The Forensics of Relationships: Emotional Crime Scenes Part 2
Zoe is waiting for her dad to come visit. Her parents are divorced. He is late, again. She has been waiting for two hours. He finally arrives. He is drunk. Mother won’t let her get in the car with him. He drives off. Zoe is twelve and very upset at her mother. She tells her mother it is her fault, because she wasn’t nice enough to her father and that’s why he drinks.
Zoe starts smoking pot, having random sex, and moves in with her dad when she turns eighteen. She starts and stops college. When she is twenty-two she is arrested for a felony charge involving carrying drugs in her purse while working in a medical facility. Mother tried to help Zoe and Zoe wouldn’t let her near.
Divorce is a crime scene that is quite common. Parents frequently perpetuate and escalate marital problems long after the divorce decree has been handed down. A crime scene is a place in our history where we were harmed by what we saw, felt, or heard. If we don’t clear this out and understand what happened we will keep creatively making new crime scenes in our present day life.
Childhood can contain many crime scenes.
I had a client with cancer. She had been cancer free for nine years. She was not happy or grateful; she was unhappy and felt like dying much of the time. She came to counseling to understand why she wanted to die. After all, she almost did. I will call this client Sarah. I have changed up her case to protect her anonymity.
Sarah’s past reads like a mystery suspense novel wrapped around a plot line similar to the book and film Sybil. Sarah grew up in family dysfunction: schizo-affective mother, alcoholic and absent father, only child, and raging by both parents. Sarah’s mother said her marital problems were Sarah’s fault. Mother also said Sarah should never have been born. Sarah was also told that she should just die because she had made her mother’s life miserable.
Sarah’s entire childhood was about being blamed for things that had nothing to do with her. She felt deep shame.
Remember, shame is when you feel you have done something wrong but don’t know what it is. On the other hand, guilt is when you feel you have done something wrong and you have.
Sarah had shame and the only thing she could think of that she had done wrong was to be alive. These feelings and thoughts became gophers and went underground to dig tunnels into her fragile psyche and unconscious mind. Later, when she was an adult the gophers started popping up, as gophers do so well. In her case the old shame and crime scene was that of not deserving to be alive.
She married and divorced three times, she got cancer, she lost her job, she was written out of her parent’s will, and she has been marginally able to stay off the streets as a homeless woman for the past nine years. How she survives is by house sitting and charitable neighbors in the community.
Sarah and I discovered that she is returning to her crime scene over and over. Her original crime scene is about not being wanted, being told she shouldn’t have been born, and being told she should just die. Her crime scene is also about loss and doing without. Her crime scene dictates she will be unhappy, alone, and barely able to survive just as it was when she was a child with mentally ill, drunk, abusive, raging parents and nowhere to hide and nowhere to go as a small girl.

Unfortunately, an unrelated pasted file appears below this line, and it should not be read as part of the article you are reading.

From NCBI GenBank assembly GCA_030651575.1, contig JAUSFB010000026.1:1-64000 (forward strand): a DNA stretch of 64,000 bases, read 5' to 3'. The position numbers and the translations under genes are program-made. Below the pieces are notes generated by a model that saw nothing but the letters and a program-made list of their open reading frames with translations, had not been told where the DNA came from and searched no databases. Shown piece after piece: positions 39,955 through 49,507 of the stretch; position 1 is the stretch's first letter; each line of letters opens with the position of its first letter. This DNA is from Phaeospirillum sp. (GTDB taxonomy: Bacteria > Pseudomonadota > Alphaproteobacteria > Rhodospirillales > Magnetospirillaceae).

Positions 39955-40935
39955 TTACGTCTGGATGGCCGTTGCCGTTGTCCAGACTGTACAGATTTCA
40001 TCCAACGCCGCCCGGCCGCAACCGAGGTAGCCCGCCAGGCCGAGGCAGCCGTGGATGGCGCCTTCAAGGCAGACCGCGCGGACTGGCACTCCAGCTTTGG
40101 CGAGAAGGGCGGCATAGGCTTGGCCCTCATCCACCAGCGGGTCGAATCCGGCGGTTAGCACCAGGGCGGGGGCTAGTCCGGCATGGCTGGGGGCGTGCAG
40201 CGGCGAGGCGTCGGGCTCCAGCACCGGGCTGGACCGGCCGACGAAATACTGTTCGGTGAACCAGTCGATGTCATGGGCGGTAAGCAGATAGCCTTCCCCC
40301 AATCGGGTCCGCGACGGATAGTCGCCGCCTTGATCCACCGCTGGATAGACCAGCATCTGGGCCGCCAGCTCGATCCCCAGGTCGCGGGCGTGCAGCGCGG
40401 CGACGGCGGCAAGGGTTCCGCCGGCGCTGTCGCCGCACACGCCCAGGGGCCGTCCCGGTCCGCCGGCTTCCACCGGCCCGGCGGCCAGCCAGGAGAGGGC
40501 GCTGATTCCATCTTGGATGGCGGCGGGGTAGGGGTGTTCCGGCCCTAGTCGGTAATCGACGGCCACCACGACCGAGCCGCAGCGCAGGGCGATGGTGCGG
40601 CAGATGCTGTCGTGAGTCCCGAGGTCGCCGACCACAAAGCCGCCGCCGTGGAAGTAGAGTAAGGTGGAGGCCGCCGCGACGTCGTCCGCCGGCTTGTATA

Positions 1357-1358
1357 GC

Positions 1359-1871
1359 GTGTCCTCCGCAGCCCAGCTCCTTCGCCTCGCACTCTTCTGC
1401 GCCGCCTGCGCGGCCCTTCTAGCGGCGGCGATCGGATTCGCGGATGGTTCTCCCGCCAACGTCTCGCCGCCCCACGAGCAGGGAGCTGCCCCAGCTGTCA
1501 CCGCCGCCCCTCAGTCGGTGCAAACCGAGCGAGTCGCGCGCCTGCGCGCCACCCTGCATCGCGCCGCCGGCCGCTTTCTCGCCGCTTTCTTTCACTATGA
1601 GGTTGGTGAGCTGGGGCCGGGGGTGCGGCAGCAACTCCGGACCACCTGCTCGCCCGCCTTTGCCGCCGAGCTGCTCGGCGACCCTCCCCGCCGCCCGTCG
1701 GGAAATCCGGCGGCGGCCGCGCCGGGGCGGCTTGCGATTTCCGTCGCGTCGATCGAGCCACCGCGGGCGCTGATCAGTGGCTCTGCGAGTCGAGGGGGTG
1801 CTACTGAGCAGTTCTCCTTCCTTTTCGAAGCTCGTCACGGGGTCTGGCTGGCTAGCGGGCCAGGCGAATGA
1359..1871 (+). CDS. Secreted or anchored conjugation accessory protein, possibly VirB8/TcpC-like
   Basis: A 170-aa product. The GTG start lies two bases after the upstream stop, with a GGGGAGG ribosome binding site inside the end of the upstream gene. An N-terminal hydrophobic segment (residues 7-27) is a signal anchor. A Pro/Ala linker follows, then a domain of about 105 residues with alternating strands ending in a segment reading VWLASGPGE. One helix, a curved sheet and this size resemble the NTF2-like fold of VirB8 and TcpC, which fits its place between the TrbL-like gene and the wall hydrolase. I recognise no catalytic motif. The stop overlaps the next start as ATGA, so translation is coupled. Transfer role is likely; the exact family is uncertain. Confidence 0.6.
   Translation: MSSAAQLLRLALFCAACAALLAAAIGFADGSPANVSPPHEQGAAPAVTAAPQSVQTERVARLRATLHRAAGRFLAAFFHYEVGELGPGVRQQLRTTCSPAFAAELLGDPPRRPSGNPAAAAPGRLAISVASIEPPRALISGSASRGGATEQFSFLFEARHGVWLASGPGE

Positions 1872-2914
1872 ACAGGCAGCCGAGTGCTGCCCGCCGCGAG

As we excavate her history and crime scene we find long periods of time when she was left to go hungry. We find her alone for hours and entire weekends. We discover people she didn’t even know were caring for her days on end. There was sexual abuse as well and different neighbor boys had their way with her since there was no one there to stop them, since she didn’t protest, and since she had no one to tell. All of these things were later recreated as an adult.
Crime scenes, left unattended, can destroy your life and make it impossible to have a healthy relationship with yourself.
It will be exceedingly difficult to have a healthy relationship with a partner, spouse, lover, or friend. This is further complicated by the fact that your partner, spouse, lover, or friend also has a crime scene that they likely know nothing about. This is why relationships are so darn complicated and why there is no easy fix. We want to work on our crime scenes for our self. We want to be able to experience the joy of simply being alive and to be able to marvel at all of life’s creations.
One of the many rewards for attending to old crimes scenes is that you will choose your friends and lovers much better and you will walk from relationships that mirror your crime scene instead of banging your head against the wall trying to figure out how to fix it. We don’t fix crime scenes. They are places where a crime was committed. There is no fixing that can take place.
More in Part 3 on Crime Scene Analysis.
Take care and be well,
Nanette Burton Mongelluzzo, PhD
Burton Mongelluzzo, N. (2012). The Forensics of Relationships: Emotional Crime Scenes Part 2. Psych Central. Retrieved on October 27, 2016, from http://blogs.psychcentral.com/angst-anxiety/2012/04/the-forensics-of-relationshipsemotional-crime-scenes-part-2/